If being hit on the head by a piece of sponge foam toast or across the face by a flying condom isn’t your cup of tea, then you might want to avoid Marin Musical Theatre Company’s The Rocky Horror Show’s final, Halloween-eve performances at The Playhouse in San Anselmo.
Richard O’Brien’s 1973 musical tribute to cheesy genre films combined with an early celebration of gender fluidity proved unsuccessful on the American stage its first time around, and the 1975 film adaptation pretty much flopped. It wasn’t until its midnight movie–booking that the Rocky Horror phenomenon began.
The strange tale of Brad Majors (Lorenzo Alviso) and Janet Weiss (director Jenny Boynton) and the night their car broke down near the castle of Dr. Frank-N-Furter (Jake Gale) as he unveiled his latest creation (Michael Lumb) is an amalgam of horror and sci-fi film plots. Add an evil butler (Nelson Brown), an inquisitive science professor (Ken Adams) and various fishnet-stockinged, bustier-and-spiked-heel-wearing hangers-on and you have a show.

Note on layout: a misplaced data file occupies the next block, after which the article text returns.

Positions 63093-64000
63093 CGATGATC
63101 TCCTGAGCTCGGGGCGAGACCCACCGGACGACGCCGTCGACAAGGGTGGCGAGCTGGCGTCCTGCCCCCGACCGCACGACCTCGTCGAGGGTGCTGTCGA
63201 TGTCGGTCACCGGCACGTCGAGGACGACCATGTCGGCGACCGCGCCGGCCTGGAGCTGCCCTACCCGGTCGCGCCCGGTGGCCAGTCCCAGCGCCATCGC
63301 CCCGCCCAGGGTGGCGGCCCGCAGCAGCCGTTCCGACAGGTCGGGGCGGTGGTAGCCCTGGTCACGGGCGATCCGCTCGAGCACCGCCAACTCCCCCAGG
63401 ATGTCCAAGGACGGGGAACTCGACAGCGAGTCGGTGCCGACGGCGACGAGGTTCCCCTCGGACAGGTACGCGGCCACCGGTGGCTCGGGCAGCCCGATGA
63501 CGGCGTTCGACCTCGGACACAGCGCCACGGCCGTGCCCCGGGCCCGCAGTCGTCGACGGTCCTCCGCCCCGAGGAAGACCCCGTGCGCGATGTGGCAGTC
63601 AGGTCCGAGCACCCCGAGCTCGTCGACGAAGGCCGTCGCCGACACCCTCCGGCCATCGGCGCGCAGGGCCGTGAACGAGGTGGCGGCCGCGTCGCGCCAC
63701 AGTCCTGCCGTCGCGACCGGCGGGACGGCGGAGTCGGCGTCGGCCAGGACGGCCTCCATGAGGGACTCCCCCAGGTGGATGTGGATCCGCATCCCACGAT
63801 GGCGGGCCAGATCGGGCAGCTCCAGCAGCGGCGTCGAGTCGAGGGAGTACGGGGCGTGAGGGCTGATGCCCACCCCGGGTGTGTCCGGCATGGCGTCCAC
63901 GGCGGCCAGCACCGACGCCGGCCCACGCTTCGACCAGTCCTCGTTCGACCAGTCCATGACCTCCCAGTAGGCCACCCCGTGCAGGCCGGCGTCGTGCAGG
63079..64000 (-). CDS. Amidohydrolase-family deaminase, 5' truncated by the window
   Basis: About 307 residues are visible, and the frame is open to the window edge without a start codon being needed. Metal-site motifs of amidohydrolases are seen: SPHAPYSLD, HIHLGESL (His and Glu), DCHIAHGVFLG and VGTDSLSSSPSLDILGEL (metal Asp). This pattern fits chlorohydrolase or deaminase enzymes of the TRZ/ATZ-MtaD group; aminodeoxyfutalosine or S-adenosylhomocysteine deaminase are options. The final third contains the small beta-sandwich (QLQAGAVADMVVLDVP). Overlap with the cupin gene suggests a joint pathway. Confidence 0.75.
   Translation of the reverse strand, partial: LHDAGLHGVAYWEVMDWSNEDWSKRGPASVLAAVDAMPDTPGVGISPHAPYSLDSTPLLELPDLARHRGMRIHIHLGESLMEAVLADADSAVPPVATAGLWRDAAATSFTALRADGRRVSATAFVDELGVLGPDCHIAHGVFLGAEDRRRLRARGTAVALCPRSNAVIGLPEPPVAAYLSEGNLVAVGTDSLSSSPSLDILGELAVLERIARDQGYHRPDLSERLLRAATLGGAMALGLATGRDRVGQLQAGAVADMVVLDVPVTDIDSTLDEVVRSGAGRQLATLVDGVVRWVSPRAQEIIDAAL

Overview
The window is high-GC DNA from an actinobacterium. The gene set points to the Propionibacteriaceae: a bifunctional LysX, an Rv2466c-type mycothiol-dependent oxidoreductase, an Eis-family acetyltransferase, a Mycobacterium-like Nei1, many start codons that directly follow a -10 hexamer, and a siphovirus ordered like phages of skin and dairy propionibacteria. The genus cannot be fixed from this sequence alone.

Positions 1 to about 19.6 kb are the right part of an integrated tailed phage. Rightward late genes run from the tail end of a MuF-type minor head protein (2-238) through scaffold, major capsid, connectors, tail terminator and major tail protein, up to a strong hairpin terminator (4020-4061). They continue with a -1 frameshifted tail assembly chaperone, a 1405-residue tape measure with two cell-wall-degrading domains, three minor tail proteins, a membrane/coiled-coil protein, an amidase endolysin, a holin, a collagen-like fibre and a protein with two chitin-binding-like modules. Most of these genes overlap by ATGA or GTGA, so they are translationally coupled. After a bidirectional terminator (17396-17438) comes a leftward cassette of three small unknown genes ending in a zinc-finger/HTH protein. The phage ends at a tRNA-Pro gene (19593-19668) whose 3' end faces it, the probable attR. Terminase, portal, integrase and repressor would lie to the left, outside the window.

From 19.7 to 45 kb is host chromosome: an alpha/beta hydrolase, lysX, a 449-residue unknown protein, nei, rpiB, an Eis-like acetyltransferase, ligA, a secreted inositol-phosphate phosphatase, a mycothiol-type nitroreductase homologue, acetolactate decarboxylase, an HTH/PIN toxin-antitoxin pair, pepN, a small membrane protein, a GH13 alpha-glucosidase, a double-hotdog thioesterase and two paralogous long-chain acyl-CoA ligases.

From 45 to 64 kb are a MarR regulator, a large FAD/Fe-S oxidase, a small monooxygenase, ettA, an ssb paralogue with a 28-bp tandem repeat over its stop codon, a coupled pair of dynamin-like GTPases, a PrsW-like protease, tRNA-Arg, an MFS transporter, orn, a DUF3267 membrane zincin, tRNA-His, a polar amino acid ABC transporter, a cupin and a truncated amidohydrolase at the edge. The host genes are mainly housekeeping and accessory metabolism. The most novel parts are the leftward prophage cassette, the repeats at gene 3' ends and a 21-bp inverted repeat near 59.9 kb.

Modern stage versions of the show adapt the audience “callbacks” that are an integral part of the cinematic Rocky Horror experience. A regular at midnight screenings in the late 1970’s, I can tell you those callbacks grew cruder and lewder (and funnier) during the last 40 years, as did directors’ approaches to the show in general. I think the show loses something for it.
In the zeal to go as over the top as possible, the show loses a great deal of its heart, and the show does have heart. It’s in the music—particularly the wistful “I’m Coming Home” and the celebration of individuality of “Don’t Dream It, Be It”—and it can be in the characters if directed with that in mind.
Or, you can treat the show can be treated like a giant Halloween party, which is the approach taken here. The converted gymnasium venue, its set (or lack thereof) and technical issues gave it the feel and look of a “hey kids, let’s put on a show” production. The cast is energetic, the vocals (when properly mic’d) are good and most of the tamer-than-expected audience members seemed to have a good time.
If you don’t mind cast members draping their half-nude bodies across yours, so will you.